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ERIC Number: ED557093
Record Type: Non-Journal
Publication Date: 2014
Pages: 127
Abstractor: As Provided
Reference Count: N/A
ISBN: 978-1-3211-6971-3
Autism Research: Music Aptitude's Effect on Developmental/Academic Gains for Students with Significant Cognitive/Language Delays
Sobol, Elise S.
ProQuest LLC, Ed.D. Dissertation, St. John's University (New York), School of Education and Human Services
This research study was built upon findings in neuroscience of the brain's natural ability to physically change itself through cognitive modifiability by creating new pathways and neural connections. The purpose of the research was to investigate instructional music applications for improvement in basic math skills with students who are on the autism spectrum and have intellectual development disorder with significant cognitive/language delays. Seventy-seven (N = 77) high school-aged students from a center-based special education program in Nassau County, Long Island, participated in this mixed methodology study. A purposeful sample of six students was selected for case studies from the research participants. The eight-week study took place over the last marking period of the school year, May-June 2013 in the principal investigator's music classroom. Pre-tests and post-tests were given in two areas: music aptitude and mathematics. The Primary Measures of Music Audiation (PMMA) was used to test music aptitude. The New York State Common Core Learning Standards Math and Music Data Sheets were used to record quantitative and prompting measures of teacher-designed math tests. The following research questions guided this study. Can music aptitude be measured in students with significant cognitive/language delays including autism spectrum disorders? How does rhythmic and tonal training help students with significant cognitive/language delay, including autism spectrum disorders, make developmental/academic gains in basic math skills? What does teaching and learning look like in a MLE (mediated learning experience) special education music classroom? What other cross-curricular academic benefits can be evidenced by student work to indicate higher levels of independent functioning and cognitive understanding? Research findings through both inferential statistical and descriptive analysis of data point towards student improvement with standards-based classroom music instruction taught through mediated learning experiences. Significant growth towards functional independence was seen in pre- and post-basic math counting skills. Educational implications of the research represent a paradigm shift for expectations of this student population. The research opens possibilities for alternate ways to teach and to interact with students with intellectual disabilities on the autism spectrum in order to increase their learning capacity to reach curriculum content expectations. [The dissertation citations contained here are published with the permission of ProQuest LLC. Further reproduction is prohibited without permission. Copies of dissertations may be obtained by Telephone (800) 1-800-521-0600. Web page:]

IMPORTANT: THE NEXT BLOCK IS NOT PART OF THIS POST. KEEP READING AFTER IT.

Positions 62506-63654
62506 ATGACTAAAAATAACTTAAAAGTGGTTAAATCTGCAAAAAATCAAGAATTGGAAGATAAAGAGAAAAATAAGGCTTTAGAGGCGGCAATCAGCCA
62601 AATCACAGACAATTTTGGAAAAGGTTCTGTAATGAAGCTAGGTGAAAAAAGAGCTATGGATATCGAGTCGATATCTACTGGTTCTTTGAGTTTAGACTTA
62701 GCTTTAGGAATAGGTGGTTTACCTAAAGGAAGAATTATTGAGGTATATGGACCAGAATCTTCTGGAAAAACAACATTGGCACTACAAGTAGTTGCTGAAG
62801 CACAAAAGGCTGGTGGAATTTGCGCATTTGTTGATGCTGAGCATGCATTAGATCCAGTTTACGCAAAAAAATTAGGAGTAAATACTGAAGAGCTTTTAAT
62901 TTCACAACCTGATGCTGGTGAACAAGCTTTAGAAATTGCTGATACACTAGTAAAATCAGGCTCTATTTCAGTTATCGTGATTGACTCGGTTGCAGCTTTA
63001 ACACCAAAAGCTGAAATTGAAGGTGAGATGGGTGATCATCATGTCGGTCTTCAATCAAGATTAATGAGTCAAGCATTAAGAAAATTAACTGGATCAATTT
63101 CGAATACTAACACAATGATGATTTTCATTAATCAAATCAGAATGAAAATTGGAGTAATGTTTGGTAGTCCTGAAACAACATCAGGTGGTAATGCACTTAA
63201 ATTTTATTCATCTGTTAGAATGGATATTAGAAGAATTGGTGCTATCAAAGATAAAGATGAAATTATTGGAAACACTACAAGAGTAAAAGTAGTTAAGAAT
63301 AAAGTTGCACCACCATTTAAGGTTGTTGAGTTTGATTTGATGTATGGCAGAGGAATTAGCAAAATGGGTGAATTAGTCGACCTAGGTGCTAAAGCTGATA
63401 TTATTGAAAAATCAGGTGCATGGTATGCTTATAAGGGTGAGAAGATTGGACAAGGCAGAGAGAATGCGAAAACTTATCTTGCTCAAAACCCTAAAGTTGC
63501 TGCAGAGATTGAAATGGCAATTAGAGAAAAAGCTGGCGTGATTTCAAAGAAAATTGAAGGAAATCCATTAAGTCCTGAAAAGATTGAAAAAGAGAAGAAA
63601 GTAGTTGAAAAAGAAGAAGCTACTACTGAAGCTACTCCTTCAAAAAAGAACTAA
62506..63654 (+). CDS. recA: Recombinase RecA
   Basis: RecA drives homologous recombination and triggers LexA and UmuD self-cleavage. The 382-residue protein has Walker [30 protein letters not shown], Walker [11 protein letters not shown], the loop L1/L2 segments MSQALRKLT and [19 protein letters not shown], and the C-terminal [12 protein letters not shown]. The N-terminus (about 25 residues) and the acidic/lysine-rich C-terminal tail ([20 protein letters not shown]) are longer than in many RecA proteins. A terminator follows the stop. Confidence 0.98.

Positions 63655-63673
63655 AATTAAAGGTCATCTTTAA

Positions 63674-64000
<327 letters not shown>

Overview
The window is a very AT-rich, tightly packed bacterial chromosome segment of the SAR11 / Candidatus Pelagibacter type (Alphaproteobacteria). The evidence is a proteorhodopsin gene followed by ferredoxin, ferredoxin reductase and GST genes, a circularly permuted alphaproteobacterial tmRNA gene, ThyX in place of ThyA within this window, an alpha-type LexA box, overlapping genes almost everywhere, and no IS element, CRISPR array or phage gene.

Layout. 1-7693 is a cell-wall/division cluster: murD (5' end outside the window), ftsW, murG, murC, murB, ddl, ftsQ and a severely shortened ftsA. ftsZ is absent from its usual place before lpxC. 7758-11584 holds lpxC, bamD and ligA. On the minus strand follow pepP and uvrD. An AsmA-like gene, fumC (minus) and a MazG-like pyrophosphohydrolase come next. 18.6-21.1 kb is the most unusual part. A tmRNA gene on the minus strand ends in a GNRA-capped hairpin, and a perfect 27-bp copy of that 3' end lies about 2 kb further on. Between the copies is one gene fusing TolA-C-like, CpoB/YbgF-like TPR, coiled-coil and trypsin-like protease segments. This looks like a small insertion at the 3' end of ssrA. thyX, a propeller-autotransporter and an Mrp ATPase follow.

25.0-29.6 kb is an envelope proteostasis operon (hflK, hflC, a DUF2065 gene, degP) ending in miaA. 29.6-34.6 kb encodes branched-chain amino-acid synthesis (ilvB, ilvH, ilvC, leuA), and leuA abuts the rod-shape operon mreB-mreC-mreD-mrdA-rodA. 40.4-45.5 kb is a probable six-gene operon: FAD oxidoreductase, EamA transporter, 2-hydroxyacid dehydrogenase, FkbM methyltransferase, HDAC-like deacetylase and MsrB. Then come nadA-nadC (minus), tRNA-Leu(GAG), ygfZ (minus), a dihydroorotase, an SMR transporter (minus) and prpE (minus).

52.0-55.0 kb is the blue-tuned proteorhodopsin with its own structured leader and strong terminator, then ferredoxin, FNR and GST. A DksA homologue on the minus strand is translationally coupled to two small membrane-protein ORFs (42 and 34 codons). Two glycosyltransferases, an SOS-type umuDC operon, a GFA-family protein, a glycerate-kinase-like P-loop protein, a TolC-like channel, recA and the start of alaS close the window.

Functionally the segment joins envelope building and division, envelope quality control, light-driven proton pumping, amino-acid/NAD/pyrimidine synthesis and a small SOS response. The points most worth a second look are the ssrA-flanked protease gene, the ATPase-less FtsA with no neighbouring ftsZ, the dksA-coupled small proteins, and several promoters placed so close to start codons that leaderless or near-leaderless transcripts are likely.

ProQuest LLC. 789 East Eisenhower Parkway, P.O. Box 1346, Ann Arbor, MI 48106. Tel: 800-521-0600; Web site:
Publication Type: Dissertations/Theses - Doctoral Dissertations
Education Level: High Schools; Secondary Education
Audience: N/A
Language: English
Sponsor: N/A
Authoring Institution: N/A
Identifiers - Location: New York